Test pits 2 and 3 both produced impressive amounts of large, non-abraded medieval and post-medieval pottery. TP 2 produced a possible medieval iron arrowhead and iron buckle. TP 3 also had a few small finds of note, to include a leather shoe sole and post-Medieval carved bone knife handle. The iron artefacts and shoe sole will be conserved at the University of Lincoln.
We were pleased that the event received so much media attention, including a feature on both ITV Calendar, which you can view here, and a segment on BBC Radio Lincolnshire. The Lincolnshire Echo also produced an article with lots of fun photographs which you can view here.
The aims of HEFA are many and once the practical archaeological portion had been completed in Bardney, it was time to learn more about higher education. Students spent Day 3 of the HEFA at the University of Lincoln. They learned about how their hard work contributes to ongoing university research, including the study of Currently Occupied Rural Settlements, and how to develop and deploy skills for life, learning and employment such as data analysis, communication skills and team working.
HEFA students also had the opportunity to tour around the university and have lunch. Students always enjoy this opportunity and specifically commented in feedback “I enjoyed being in the uni and having a taste of what uni is,” (IC) and “I also enjoyed finding more out about university life through the campus tour and have a better idea of my options within higher education.” (GO) They also received a talk from Abi Paine of the Lincolnshire Outreach Network about applying to university and future opportunities.
This was followed by a presentation on how to structure and present a written account of the excavation by Dr Trish Biers of the University of Cambridge. The mark scheme and additional information about the written assignment can be found here.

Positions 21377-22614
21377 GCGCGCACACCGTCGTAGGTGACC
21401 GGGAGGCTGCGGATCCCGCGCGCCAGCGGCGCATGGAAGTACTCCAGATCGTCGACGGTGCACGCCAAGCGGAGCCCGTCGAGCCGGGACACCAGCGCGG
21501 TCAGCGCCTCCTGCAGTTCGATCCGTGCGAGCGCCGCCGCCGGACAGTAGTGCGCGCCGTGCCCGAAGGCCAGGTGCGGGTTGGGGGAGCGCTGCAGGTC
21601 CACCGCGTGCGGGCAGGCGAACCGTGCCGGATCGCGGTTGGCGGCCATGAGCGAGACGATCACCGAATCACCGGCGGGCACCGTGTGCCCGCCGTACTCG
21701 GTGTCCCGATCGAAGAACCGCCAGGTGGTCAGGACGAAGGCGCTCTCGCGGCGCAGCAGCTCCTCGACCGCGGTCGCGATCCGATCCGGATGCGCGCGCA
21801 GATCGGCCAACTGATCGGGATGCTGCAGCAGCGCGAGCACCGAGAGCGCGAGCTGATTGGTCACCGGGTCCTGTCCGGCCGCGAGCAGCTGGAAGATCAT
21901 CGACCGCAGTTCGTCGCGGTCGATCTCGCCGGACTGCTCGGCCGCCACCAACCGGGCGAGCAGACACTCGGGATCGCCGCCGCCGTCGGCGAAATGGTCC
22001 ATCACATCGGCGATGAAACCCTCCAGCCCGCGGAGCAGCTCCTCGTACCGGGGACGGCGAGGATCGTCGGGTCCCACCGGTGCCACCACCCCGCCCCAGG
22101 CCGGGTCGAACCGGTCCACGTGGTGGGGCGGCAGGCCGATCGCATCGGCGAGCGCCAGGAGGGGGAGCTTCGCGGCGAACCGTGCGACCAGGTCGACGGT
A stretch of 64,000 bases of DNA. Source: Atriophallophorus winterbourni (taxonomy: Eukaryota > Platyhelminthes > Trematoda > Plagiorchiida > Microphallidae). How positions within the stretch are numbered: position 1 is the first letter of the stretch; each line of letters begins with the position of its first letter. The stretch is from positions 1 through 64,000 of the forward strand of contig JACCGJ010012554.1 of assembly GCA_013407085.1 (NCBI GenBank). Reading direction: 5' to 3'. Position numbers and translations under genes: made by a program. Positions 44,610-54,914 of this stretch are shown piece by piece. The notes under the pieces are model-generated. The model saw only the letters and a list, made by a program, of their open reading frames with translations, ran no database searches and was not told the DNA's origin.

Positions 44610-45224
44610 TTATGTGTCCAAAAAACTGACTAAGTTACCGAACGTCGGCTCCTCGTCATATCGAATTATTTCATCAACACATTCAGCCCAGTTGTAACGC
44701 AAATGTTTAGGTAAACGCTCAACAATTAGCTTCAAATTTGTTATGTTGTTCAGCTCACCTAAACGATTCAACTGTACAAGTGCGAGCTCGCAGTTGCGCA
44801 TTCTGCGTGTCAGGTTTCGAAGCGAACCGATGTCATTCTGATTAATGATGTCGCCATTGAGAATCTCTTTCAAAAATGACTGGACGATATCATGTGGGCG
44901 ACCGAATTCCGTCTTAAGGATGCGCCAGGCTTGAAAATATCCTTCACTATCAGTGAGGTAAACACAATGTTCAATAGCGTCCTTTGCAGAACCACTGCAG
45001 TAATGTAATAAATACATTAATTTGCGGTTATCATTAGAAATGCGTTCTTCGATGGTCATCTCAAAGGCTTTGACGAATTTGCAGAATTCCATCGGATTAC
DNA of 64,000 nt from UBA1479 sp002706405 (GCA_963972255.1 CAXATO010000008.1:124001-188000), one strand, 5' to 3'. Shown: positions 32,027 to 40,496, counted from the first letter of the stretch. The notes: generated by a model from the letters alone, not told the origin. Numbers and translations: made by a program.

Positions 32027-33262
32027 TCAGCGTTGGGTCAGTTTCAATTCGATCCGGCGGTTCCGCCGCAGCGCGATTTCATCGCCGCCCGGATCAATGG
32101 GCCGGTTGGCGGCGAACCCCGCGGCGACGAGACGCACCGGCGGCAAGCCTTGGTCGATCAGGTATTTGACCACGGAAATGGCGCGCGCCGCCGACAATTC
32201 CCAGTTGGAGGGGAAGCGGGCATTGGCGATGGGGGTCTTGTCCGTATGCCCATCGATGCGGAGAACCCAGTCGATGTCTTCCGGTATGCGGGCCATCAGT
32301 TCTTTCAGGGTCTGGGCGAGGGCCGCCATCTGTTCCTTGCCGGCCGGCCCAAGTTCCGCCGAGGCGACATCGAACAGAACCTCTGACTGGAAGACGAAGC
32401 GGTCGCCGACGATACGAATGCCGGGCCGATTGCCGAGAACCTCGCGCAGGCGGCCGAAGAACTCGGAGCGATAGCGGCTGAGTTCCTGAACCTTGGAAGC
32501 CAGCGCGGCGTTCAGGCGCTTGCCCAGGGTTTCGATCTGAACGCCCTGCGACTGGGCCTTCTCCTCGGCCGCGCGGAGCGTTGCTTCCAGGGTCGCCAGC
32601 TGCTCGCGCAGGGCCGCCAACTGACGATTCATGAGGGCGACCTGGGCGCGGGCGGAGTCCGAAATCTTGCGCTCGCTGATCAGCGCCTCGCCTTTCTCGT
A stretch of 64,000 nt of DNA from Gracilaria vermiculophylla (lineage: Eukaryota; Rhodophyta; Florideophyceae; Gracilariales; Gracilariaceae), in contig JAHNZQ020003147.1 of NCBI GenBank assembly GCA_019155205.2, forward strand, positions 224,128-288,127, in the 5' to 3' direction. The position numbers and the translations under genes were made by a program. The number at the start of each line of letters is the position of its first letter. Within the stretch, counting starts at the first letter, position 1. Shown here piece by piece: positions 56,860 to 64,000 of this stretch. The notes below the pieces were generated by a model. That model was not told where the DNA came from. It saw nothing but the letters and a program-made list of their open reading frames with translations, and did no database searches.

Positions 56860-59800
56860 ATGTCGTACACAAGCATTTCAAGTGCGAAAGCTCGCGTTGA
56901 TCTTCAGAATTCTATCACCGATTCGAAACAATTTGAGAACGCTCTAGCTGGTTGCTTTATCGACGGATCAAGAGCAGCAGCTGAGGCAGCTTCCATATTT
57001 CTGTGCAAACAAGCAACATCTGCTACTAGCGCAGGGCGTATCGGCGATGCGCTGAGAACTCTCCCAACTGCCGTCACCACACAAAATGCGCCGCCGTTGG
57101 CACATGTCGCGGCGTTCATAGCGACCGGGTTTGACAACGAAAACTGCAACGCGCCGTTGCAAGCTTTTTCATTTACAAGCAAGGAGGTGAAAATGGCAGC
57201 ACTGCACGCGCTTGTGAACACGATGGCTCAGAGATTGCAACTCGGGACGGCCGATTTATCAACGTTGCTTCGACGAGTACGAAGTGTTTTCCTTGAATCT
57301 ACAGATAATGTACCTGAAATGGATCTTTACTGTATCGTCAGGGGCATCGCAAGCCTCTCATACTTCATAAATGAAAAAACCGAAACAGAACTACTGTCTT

In feedback after the HEFA, 94% of participants rated the event as “Excellent” or “Good”. General comments in feedback from the students included, “I’ve become more confident in myself and my skills have developed and I would recommend the HEFA experience,” (EW) “I have gained experience in working in a team and learning about university” (ER) and “I enjoyed making new friends in our test pit group and working in a team.” (TC) School staff commented, “The field academy is a fantastic opportunity for students to gain an insight into higher education, gain totally new experiences and meet pupils from other schools. Excellent skills for the future. When can I come again!?!” (AH)
ACA would like to thank the students and staff of all the schools involved, the supervisors and the residents of Bardney for making this first Lincolnshire HEFA so successful. Special thanks go to Pat for organising the pits, to Emma of the University of Lincoln and Abi of the Lincolnshire Outreach Network for coordinating the students and staff and for funding the project.